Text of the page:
eNews: MN Monthly Recap May 2022: Legislative updates & County ranking usages

Second looks at the Minnesota Broadband Ranking

In April we took a look at how local broadband proponents can use the Minnesota Broadband Rankings:

MN Broadband Task Force April 2022 notes: Funding Options

In April, the Minnesota Broadband Task Force learned about broadband funding opportunities coming up in the months ahead.

Many Minnesotans thankful for broadband – many still need it

State Policy Issues (in reverse chronological order)

Federal Policy

Vendor News

Local Broadband News

Cloquet
Cloquet Broadband Committee recommends partnership with CTC

Dakota County
Dakota County Broadband Survey – take it or learn from it

Duluth
Duluth hires EntryPoint to look at fiber open access models

Hennepin County
Hennepin County and Minnetrista partner for Midco Broadband Expansion

Hutchinson
Hutchinson Area Leaders meet with DEED to talk broadband (McLeod County)

Kandiyohi County
Kandiyohi County spends almost $500,000 on ARPA on broadband in Hawick and around Long Lake

Greater Minnesota Partnership visits Kandiyohi County to talk about rural needs – such as broadband

Lakeville
Lakeville looks at $300,000 of ARP funding for broadband

Le Sueur
Le Sueur County Broadband Fair – well attended, good questions and tour of local wellness center

Lincoln
Lincoln County students learn about downsides of Internet and Social media

Mankato
Fiber coming to Mankato, North Mankato and Eagle Lake (Blue Earth, Nicollet, and Le Sueur counties)

Willmar
Willmar City Council looking at fiber to industrial park with VIBRANT

Upcoming Events, Opportunities and Resources

Stirring the Pot – by Bill Coleman

The opportunity for great broadband all across Minnesota – Border to Border – is upon us due to federal funding.  The question for us all is “Are we prepared to maximize the long-term value of these pending investments?”  Personally, I don’t think so.  Instead, I fear that the state will continue to fund seemingly random projects with little regard for a systematic approach to the goal.

When I work with communities – whether tribal governments, counties, economic regions or townships – time is invested in coming to consensus on community vision, and then developing strategies to achieve that vision. Vision and strategy elements might include symmetrical services, affordability, reliability and customer service.  Communities are also focused on having at least one provider that is ready to be a great community and economic development partner.  I have seen time after time where these compelling visions and smart strategies have resulted in countywide fiber to the home networks that provides a platform for long-term community vitality.  Or, at a minimum, a planned approach leading to significant progress towards the vision.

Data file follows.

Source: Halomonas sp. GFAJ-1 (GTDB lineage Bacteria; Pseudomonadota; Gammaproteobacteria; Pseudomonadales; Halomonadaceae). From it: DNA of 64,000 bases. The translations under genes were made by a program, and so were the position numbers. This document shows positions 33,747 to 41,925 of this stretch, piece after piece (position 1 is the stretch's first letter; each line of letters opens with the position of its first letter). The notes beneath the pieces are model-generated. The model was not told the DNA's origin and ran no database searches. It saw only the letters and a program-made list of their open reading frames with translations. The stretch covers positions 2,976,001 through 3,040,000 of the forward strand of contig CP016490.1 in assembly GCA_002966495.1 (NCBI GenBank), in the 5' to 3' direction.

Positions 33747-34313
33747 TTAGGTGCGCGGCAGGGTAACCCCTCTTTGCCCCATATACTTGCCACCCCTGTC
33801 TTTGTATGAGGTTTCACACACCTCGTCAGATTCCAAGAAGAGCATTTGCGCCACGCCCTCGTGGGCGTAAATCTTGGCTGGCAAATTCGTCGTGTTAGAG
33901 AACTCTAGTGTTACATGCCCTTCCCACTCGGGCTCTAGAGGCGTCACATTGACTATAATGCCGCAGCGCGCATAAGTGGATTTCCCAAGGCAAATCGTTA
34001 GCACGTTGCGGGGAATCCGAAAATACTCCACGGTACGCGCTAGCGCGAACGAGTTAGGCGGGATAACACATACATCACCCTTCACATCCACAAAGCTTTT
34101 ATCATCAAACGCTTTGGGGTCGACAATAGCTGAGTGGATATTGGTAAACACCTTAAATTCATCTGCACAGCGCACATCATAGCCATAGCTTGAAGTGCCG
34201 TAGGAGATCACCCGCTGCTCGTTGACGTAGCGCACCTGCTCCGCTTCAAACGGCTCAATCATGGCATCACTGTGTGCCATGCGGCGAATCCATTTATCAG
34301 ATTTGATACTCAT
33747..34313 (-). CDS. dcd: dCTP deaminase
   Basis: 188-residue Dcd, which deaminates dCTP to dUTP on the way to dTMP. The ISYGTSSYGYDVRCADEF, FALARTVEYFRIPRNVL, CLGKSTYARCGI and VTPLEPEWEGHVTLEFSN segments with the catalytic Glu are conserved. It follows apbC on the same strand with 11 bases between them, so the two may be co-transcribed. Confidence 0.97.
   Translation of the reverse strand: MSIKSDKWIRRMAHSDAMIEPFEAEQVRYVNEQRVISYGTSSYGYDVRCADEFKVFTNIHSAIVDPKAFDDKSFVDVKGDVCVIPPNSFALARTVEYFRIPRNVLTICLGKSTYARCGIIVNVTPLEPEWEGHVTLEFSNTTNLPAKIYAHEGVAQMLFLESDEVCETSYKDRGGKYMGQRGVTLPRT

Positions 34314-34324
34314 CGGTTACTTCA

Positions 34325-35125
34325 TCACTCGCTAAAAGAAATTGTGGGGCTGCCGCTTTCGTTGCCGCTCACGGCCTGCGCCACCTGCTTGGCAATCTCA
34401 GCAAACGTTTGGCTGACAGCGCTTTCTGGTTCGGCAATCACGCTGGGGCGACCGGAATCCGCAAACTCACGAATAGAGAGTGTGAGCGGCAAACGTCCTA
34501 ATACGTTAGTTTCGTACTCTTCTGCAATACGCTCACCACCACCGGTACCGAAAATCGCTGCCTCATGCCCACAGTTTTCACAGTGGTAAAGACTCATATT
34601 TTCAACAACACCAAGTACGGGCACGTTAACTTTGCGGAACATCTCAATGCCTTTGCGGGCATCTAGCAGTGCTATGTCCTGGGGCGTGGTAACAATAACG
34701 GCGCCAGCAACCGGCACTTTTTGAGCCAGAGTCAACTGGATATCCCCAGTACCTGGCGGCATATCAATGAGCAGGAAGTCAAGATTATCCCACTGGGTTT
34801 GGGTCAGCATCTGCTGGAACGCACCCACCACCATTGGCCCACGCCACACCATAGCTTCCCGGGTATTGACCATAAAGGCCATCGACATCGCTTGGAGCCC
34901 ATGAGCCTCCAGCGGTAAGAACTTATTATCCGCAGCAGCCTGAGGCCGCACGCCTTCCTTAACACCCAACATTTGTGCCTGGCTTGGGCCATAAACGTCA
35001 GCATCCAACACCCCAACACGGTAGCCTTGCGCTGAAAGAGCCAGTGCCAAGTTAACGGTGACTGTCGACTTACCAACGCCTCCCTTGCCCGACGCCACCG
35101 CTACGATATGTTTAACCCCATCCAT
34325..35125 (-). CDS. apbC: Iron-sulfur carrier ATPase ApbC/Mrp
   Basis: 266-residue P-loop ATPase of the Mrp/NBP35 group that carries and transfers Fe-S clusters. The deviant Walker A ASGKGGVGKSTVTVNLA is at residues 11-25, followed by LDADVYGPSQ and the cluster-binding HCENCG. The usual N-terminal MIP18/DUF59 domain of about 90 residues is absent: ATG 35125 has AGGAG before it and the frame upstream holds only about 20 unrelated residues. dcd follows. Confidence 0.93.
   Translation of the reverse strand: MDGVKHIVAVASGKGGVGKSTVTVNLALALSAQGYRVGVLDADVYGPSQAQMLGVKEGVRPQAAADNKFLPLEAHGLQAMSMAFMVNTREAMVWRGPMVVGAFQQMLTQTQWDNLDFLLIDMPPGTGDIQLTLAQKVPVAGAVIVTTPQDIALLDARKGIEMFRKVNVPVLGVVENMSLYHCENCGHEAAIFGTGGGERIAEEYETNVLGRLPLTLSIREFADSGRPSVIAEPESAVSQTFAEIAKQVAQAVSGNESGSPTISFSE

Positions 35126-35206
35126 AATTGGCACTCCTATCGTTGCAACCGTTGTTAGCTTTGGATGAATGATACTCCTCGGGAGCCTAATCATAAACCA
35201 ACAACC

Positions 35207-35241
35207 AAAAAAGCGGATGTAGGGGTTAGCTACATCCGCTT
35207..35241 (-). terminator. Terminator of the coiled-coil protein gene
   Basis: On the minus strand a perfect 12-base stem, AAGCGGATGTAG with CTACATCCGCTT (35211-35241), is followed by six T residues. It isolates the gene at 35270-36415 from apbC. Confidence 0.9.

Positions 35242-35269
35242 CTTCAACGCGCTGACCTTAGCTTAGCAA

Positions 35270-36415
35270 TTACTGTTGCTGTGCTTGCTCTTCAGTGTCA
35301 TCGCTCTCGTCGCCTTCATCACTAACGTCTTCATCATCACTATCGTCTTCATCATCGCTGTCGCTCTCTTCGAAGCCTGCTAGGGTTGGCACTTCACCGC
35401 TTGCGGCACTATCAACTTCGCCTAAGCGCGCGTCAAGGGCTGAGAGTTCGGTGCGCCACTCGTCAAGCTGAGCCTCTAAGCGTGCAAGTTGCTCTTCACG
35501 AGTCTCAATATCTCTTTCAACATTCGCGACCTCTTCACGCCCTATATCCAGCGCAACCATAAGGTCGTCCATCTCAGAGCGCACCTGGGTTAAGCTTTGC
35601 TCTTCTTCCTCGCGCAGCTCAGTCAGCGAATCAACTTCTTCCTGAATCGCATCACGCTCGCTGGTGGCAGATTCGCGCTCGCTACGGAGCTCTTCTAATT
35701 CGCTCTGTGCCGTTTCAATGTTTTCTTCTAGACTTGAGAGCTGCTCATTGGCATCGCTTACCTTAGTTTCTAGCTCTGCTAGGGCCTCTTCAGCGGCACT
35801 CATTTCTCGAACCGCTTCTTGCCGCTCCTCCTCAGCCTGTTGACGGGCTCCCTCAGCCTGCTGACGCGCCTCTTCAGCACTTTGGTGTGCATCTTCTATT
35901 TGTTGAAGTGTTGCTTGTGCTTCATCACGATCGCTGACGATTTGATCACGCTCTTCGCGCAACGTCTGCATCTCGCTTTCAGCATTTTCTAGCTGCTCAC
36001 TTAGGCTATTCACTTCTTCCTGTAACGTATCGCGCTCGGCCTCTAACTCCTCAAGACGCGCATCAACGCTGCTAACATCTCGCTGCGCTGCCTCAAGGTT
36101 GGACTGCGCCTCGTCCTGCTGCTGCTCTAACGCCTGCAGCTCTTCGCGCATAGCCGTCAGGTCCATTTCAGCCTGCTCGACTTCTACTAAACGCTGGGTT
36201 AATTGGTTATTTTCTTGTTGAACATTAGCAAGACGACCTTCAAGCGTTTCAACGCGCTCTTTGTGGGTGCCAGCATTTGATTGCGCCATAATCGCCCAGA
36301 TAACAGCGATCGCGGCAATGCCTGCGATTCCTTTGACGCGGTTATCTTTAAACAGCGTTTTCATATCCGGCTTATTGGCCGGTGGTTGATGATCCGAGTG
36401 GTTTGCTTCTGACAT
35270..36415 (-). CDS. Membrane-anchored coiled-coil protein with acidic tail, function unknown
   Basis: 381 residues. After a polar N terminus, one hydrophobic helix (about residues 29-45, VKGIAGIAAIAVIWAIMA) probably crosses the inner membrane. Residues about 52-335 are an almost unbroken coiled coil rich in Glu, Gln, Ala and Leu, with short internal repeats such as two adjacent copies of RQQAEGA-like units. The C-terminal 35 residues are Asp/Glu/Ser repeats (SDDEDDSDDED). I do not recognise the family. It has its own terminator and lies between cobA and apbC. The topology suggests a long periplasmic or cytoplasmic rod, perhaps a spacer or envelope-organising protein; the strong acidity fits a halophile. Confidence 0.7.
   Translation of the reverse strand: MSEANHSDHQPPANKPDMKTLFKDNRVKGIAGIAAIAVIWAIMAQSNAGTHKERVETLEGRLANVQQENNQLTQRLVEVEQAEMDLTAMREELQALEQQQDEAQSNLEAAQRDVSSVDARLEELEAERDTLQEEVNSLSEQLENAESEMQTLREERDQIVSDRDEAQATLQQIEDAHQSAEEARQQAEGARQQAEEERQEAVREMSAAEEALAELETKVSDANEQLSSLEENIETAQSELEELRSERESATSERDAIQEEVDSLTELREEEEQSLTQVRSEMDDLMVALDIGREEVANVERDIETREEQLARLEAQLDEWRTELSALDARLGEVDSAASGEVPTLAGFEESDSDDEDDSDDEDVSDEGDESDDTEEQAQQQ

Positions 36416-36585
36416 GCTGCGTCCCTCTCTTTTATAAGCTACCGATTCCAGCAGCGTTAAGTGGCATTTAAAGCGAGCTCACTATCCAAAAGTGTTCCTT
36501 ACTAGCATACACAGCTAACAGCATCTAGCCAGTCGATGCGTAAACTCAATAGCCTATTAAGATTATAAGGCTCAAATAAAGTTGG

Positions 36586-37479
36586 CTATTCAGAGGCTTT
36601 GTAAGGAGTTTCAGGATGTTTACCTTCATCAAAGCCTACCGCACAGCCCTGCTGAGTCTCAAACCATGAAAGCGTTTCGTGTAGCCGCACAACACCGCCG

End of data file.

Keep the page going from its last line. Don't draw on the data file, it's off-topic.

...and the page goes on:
There are many states that are actually taking the lead in broadband planning and development.  Recent examples include a 38-county consortium in California that is partnering with Utopia to build a rural open-access fiber network.  Vermont is all-in on Communications Union Districts.  New Mexico is partnering with community-focused broadband providers on a statewide broadband network (MN already has this through the Aurora network assembled by community-oriented providers).  These are great examples of state leadership which we have not seen here in Minnesota.  The Governor’s Broadband Task Force Report focuses on almost exclusively on maps and grant details with no regard to vision.  Frankly, when I hear about the “Minnesota broadband model”, I am thinking that we have a Model T rather than a state-of-the-art Tesla.

Minnesota has created and relied on an inconsistently funded broadband grant program as its primary broadband development strategy.  The approved grants cover the gamut in terms of geographic size and amount, thus leaving pockets of adjacent, unserved residents with no promise of improved service in the future.  In the last funding round, projects with projected upload speeds of 20 Mbps were funded which are guaranteed to not meet tomorrow’s needs.

Minnesota’s application to the US Treasury for the Capital Funds has not been made public, but I assume it mirrors the current Border to Border Grant Program.  The upcoming BEAD application process represents the last, best chance for Minnesota to develop a broadband vision and strategy that helps Minnesota achieve the vision created through a collaborative process at the 2015 Minnesota Border to Border Conference: “Everyone in Minnesota will be able to use convenient, affordable, world-class broadband networks that enable us to survive and thrive in our communities and across the globe.”  The BEAD application process is a great opportunity for Minnesota to use the BEAD process to update this vision AND develop smart strategies to achieve the vision.  Community broadband champions know what’s best for their communities and regions and have great ideas on how to achieve the vision often accumulated through years of effort.  Let’s not miss this opportunity!

This entry was posted in Blandin Foundation, MN by Ann Treacy. Bookmark the permalink.

About Ann Treacy

Librarian who follows rural broadband in MN and good uses of new technology (blandinonbroadband.org), hosts a radio show on MN music (mostlyminnesota.com), supports people experiencing homelessness in Minnesota (elimstrongtowershelters.org) and helps with social justice issues through Women’s March MN.

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